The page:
Curiosities

Last week I shared a pattern from my latest mini-collection, Curiosities Vol. 1. I'm happy to share that the whole collection is now available on Spoonflower in all 4 colorways!

This collection was inspired by natural curiosities. And if you didn't guess from the name of the collection, I'm hoping to add more patterns over time - next up, the ocean!

Fat Quarter Tea Towels

This week's Handmade Holiday gift idea is a fat-quarter friendly tea towel project.

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Supplies needed: fat quarter of medium- to heavy-weight fabric (see note below regarding fabric selection), ~5" of ribbon or twill tape (scraps will work fine!), thread, scissors, sewing machine, iron, pressing board, a couple of straight pins or Clover clips

Cost: up to ~$15.00 (price will vary greatly based on your fabric choice)

Time: 15-20 minutes, plus the time you spend shopping for fabric, which could be considerable

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A note about fabric selection

For a beautiful, long-lasting tea towel, you will want a fabric with a heavier hand than quilting cotton. I would recommend linen, twill, or canvas. For my tea towels, I'm using Linen Cotton Canvas from Spoonflower. I'm not just pimping Spoonflower because I have designs for sale there...there are a few reasons this works well. First, the Linen Cotton Canvas is a durable choice for tea towels. Second, while a standard fat quarter of fabric is about 18" x 22", fat quarters of this fabric are 18" x 27", which is a great size for a tea towel. Third, Spoonflower introduced a feature earlier this year where you can Fill-a-Yard of fabric with multiple designs, so one yard of fabric can yield 4 different tea towels! This saves you money, and allows you to make unique towels for everyone on your list.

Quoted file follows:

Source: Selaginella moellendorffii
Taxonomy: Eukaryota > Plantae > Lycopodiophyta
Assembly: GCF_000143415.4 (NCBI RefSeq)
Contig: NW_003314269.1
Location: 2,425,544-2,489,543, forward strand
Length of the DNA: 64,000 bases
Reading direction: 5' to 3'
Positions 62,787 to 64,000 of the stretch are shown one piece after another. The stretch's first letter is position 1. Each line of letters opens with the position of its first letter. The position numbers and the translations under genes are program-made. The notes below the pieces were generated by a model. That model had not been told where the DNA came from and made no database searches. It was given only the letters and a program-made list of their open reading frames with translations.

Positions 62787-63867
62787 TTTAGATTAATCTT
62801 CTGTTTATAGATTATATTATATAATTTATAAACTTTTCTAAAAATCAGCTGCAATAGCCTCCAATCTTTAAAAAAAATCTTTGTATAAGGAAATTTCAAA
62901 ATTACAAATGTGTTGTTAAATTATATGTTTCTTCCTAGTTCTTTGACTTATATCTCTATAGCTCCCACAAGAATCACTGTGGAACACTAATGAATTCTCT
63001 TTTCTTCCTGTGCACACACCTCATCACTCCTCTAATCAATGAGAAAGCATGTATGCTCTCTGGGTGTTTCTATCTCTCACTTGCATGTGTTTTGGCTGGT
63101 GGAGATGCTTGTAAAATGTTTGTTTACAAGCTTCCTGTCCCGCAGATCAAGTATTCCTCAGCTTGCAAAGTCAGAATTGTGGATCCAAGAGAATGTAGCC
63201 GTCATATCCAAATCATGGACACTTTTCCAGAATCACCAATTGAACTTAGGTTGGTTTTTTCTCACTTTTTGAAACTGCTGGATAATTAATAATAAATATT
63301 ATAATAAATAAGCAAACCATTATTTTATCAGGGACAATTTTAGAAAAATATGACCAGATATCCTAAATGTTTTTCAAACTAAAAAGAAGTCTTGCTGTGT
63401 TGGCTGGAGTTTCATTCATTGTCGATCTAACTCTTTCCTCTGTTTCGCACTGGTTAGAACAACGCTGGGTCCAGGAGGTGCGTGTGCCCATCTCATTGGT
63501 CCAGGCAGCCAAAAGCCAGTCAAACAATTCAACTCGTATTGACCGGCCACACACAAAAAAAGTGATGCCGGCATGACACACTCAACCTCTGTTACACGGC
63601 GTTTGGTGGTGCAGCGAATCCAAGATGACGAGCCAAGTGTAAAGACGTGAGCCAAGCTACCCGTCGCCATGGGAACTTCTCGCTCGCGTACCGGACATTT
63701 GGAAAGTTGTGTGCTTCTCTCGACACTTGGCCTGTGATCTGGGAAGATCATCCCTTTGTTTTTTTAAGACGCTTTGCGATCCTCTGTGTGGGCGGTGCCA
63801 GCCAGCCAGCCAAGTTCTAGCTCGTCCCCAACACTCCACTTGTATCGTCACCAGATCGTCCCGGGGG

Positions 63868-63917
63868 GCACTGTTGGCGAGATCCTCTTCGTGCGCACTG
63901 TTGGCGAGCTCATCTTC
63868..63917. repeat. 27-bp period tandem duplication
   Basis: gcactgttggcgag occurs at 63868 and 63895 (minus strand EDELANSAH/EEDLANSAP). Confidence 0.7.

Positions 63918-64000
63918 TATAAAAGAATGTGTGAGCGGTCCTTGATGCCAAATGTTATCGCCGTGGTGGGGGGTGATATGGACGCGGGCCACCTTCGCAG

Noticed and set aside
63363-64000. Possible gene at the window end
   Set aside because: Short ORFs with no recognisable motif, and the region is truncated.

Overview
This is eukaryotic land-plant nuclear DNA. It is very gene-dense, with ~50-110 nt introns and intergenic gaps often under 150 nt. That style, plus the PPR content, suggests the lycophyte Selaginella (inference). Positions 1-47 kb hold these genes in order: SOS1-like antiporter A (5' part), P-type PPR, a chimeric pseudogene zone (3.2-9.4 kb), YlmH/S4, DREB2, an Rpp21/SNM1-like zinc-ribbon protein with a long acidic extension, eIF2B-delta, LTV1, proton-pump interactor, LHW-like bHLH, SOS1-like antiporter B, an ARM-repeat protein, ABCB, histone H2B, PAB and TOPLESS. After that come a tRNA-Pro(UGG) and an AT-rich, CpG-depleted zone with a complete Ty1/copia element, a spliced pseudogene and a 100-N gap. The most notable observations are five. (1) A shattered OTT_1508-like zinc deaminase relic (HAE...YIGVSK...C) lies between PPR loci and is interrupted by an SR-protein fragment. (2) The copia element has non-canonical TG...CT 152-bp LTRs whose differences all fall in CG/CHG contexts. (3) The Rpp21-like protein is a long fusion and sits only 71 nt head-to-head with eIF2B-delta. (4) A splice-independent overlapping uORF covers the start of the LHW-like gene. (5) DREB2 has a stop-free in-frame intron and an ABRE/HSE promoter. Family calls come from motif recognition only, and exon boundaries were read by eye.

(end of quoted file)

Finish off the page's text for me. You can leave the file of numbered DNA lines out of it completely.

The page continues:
Now to dive in!

If your fabric has any selvedge, trim that away before pressing.

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You'll press 1/2" on all 4 sides, and then fold that over and press again to enclose the raw edges.

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Cut a piece of twill tape (or ribbon) to about 5" long, Tuck this under the pressed edges in one of the top corners, running diagonally across the corner as shown below.

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In order to keep the twill tape from shifting during sewing, you'll want to secure it with a couple of pins or Clover clips.

Since the stitching will be very visible on the front of the towel, I like to sew from the front. Do whatever floats your boat, though! You'll stitch at the 1/2" mark around all 4 sides, pivoting at the corners.

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And that's it! You've made a beautiful tea towel that adds personality to any kitchen.

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If you're interested in purchasing the design shown in the example photos, you can find it here in my Spoonflower shop. If you'd like to learn how to design a tea towel calendar of your own, check out my calendar design class on Skillshare.

Covered Button Earrings

To kick off my Handmade Holiday series, I'm sharing these scrap-friendly covered button earrings.